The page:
Presbyters Uniwersytet Warszawski
ER 1719
Presbyter Paulellus of Reims (Gaul) shelters two slaves, ca AD 511/534. Account of Gregory of Tours, "Histories", Tours (Gaul), AD 573-594.
Leo, the slave of Bishop Gregory of Langres, helped in the escape of Attalus, the bishop's nephew, who had been enslaved by a Frankish noble from whom they were now fleeing.
Hi autem nocte ipsa adtigerunt ad urbem, ingressique invenerunt hominem, quem sciscitati, ubinam esset domus Paulelli presbiteri, indicavit eis. Qui dum per plateam praeterirent, signum ad matutinus motum est – erat enim dies dominica –  pulsantesque ianuam presbiteri, ingressi sunt, exposuitque puer de domino suo. Cui ait presbiter: "Vera est enim visio mea. Nam videbam duas in hac nocte columbas advolare et consedere in manu mea, ex quibus una alba, alia autem nigra erat". Dixitque puer presbitero: "Indulgeat Dominus pro die sua sancta. Nam nos rogamus, ut aliquid victu praebeas; quarta enim inluciscit dies, quod nihil panis pulmentique gustavimus". Occultatis autem pueris, praebuit eis infusum cum vino et panem et abiit ad matutinus. Secutusque est et barbarus, iterum inquirens puerus; sed inlusus a presbitero, regressus est. Presbiter enim amicitiam cum beato Gregorio antiquam habebat. Tunc resumptis pueri epulo viribus, per duos dies in domo presbiteri conmorantes, abscesserunt, et sic usque ad sanctum Gregorium perlati sunt.
(ed. Krusch 1937: 115-116)
Leo, the slave of Bishop Gregory of Langres, helped in the escape of Attalus, the bishop's nephew, who had been enslaved by a Frankish noble from whom they were now fleeing.
That same night the two fugitives reached the city [of Reims]. They went in and found a man, whom they asked to tell them where the house of Presbyter Paulellus was. He gave them the necessary directions. As they crossed the city square the bell rang for matins, for it was the Lord's day. They knocked at the presbyter's door and went in. Leo explained whose servant he was. "My vision has come true, then," said the presbyter. "This very night I dreamed that two doves flew in and perched on my hand. One of them was white and the other black." The slave said to the presbyter: "May the Lord grant us indulgence for His holy day. We beg you to give us something to eat. The fourth day is now dawning since we last tasted bread or meat." The presbyter concealed them and gave them some bread soaked in wine. Then he went off to matins. Later the Barbarian put in an appearance, still looking for his slave. The presbyter told him a lie, and he went off once more. For the presbyter was an old acquaintance of the blessed Gregory. When they had eaten, the two slaves felt stronger. They stayed two days in the presbyter's house. Then they went on again and were brought before Saint Gregory.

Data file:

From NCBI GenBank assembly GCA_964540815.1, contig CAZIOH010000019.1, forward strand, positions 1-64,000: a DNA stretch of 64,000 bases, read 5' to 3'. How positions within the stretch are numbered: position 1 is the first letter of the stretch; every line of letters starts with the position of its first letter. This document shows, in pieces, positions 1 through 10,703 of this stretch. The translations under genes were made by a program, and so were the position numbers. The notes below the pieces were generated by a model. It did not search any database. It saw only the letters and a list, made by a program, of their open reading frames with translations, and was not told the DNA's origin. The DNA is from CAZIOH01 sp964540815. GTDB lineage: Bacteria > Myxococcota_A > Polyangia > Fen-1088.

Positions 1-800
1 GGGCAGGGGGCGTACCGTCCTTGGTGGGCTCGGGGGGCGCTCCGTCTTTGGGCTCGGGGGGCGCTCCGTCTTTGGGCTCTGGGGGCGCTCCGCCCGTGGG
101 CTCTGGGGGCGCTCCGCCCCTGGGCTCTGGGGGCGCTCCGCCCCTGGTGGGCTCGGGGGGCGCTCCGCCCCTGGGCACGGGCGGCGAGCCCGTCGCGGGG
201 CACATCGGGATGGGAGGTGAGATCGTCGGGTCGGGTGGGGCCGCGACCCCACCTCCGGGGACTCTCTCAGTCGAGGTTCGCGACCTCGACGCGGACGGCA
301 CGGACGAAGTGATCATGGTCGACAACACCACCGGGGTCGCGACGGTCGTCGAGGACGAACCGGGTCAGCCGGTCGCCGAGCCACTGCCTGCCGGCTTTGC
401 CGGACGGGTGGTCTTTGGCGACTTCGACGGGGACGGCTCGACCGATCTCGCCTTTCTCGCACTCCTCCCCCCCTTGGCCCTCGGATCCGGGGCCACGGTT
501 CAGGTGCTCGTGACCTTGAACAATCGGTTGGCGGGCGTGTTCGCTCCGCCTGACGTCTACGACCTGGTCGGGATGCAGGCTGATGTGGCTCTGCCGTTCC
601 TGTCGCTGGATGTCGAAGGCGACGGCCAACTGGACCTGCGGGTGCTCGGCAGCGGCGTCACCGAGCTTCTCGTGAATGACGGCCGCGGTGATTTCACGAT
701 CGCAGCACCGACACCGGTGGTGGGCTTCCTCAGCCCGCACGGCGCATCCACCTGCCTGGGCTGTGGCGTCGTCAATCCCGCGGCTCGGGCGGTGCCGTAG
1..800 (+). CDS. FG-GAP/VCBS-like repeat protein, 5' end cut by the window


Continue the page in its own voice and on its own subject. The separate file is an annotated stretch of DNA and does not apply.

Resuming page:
(trans. Thorpe 1974: 178-179, slightly altered by J. Szafranowski)


This episode took place during the reign of King Theuderic I of Austrasia, that is between 511 and 533/534.

Place of event:

  • Gaul
  • Reims

About the source:

Author: Gregory of Tours
Title: The History of the Franks, Gregorii episcopi Turonensis historiarum libri X, Histories
Origin: Tours (Gaul)
Denomination: Catholic/Nicene/Chalcedonian
Gregory of Tours (Gaul) wrote his ten books of Histories (known commonly in English as the History of the Franks) during his episcopal reign in Tours between 573 and 594. The books vary in scope and length. The first book covers 5,596 years from the creation of the world to AD 397, that is the death of Saint Martin of Tours, Gregory`s predecessor in bishopric. The second book deals with the history of Gaul between 397 and 511, the latter being the year of death of King Clovis I. The third and fourth books cover the next 64 years till the death of Austrasian King Sigibert II in 575. Finally, the following six books describe exclusively the sixteen years from 575 to 591. Probably in 594, Gregory added the list of bishops of Tours in the end of the Histories, with brief accounts of their actions.
B. Krusch ed., Gregorii Episcopi Turonensis Historiarum Libri X [in:] Monumenta Germaniae Historica, Scriptores rerum Merovingiciarum 1.1, Hannover 1884 (repr. 1951): 1­-537.
Gregory of Tours, The History of the Franks, trans. L. Thorpe, London 1974.


Food/Clothes/Housing - Type of housing
Functions within the Church - Urban presbyter
Described by a title - Presbyter/πρεσβύτερος
Ritual activity - Celebrating feasts
Ritual activity - Divine office/Liturgy of the hours
Relation with - Bishop/Monastic superior
Relation with - Noble
Relation with - Slave/Servant
Pastoral activity - Ransoming and visiting prisoners and captives
Please quote this record referring to its author, database name, number, and, if possible, stable URL: J. Szafranowski, Presbyters in the Late Antique West, ER1719,